Examples of reasonable management action carried out in a reasonable manner, might include;

  • A manager providing reasonable instructions to an employee
  • Transferring a worker for operational reasons
  • Not selecting a particular worker for a promotion where a reasonable process has been followed
  • Providing constructive feedback to employee in a reasonable manner to help them improve their behaviour.

People involved will often see things differently and this is the reason why many WorkCover claims relating to workplace bullying I rejected and then contested.

Fair work application for an order to stop bullying

This is not a compensation option but it is something you can pursue to put a stop to bullying.

If you believe that you are being bullied in the workplace and you feel like you do not have any other options to stop the bullying (for example you’ve reported it to your manager and the bullying is continuing) then able to make an application to the Fair Work Commission (FWC) for an application for an order to stop bullying.

You can visit the FWC website and you’ll see that they have the forms there that you need to complete. There is also an online lodgement service.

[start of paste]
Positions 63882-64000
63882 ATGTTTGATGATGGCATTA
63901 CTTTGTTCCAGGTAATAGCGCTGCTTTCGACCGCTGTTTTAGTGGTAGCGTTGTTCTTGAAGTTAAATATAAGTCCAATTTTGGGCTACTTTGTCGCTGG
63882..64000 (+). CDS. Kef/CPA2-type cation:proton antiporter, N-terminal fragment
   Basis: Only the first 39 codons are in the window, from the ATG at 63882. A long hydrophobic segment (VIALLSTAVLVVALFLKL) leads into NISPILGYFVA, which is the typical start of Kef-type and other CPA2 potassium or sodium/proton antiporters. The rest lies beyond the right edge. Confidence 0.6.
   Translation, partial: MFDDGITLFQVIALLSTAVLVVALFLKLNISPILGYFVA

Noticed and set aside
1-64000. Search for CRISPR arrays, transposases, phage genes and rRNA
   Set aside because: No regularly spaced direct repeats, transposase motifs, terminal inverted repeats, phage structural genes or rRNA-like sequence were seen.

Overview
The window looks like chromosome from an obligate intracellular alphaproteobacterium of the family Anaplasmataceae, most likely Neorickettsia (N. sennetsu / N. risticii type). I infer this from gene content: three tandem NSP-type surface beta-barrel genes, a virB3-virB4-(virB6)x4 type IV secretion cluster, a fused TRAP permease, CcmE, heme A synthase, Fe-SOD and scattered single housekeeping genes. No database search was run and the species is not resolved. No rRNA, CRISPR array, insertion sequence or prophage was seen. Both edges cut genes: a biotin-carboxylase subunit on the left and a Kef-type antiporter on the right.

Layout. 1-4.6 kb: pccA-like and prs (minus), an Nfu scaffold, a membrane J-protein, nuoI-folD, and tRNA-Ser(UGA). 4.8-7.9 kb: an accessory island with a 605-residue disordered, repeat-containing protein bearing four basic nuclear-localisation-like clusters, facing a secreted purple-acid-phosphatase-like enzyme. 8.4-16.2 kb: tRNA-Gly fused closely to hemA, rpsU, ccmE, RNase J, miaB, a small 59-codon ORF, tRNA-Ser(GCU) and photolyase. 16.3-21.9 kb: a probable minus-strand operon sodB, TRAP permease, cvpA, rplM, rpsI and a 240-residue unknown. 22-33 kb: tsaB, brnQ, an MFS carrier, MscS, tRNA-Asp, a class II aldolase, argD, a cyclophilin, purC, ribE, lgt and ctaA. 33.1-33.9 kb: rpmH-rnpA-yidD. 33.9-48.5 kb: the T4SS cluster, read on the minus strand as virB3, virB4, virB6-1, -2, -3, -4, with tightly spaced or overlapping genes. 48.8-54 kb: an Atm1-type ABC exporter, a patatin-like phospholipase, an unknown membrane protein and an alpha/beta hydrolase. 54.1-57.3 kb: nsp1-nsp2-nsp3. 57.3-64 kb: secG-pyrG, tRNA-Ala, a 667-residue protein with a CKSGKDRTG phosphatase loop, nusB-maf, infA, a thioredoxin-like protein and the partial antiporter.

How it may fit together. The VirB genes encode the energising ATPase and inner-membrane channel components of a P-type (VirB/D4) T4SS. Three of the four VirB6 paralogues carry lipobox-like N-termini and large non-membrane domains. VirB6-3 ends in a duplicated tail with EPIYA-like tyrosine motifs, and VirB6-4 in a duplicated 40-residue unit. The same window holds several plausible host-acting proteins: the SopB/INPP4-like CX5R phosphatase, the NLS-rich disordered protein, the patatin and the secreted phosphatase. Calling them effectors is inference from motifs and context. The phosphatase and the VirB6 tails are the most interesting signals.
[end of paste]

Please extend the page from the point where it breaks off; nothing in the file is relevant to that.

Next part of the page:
They can make an order if there is a risk that you will be continue to be bullied at work A person or group of people.

So, if you are no longer with the employer where the bullying was occurring or where there is no risk of the bullying behaviour continuing, then the fair work commission cannot make an order.

Once the form has been lodged, the FWC will then serve a copy of the application on the other parties in the matter. So this will include serving the form on your employer, the other personal people that are named in your application.

Human rights commission application

If you believe that you have been discriminated against at work based on an attribute then it is possible for you to make an application of the Australian Human Rights Commission. You can telephone them on 1300 891 848.

Please keep in mind that the information contained on this page should not be considered legal advice and no content on this site should replace the need to obtain advice tailored to the specific facts of your case. The facts of a case can significantly alter the advice that can provided. This site only provides general advice. Read more here.

To contact Michael or Peter call 1800 746 442 or email [email protected].

Written by the Work Injury Site team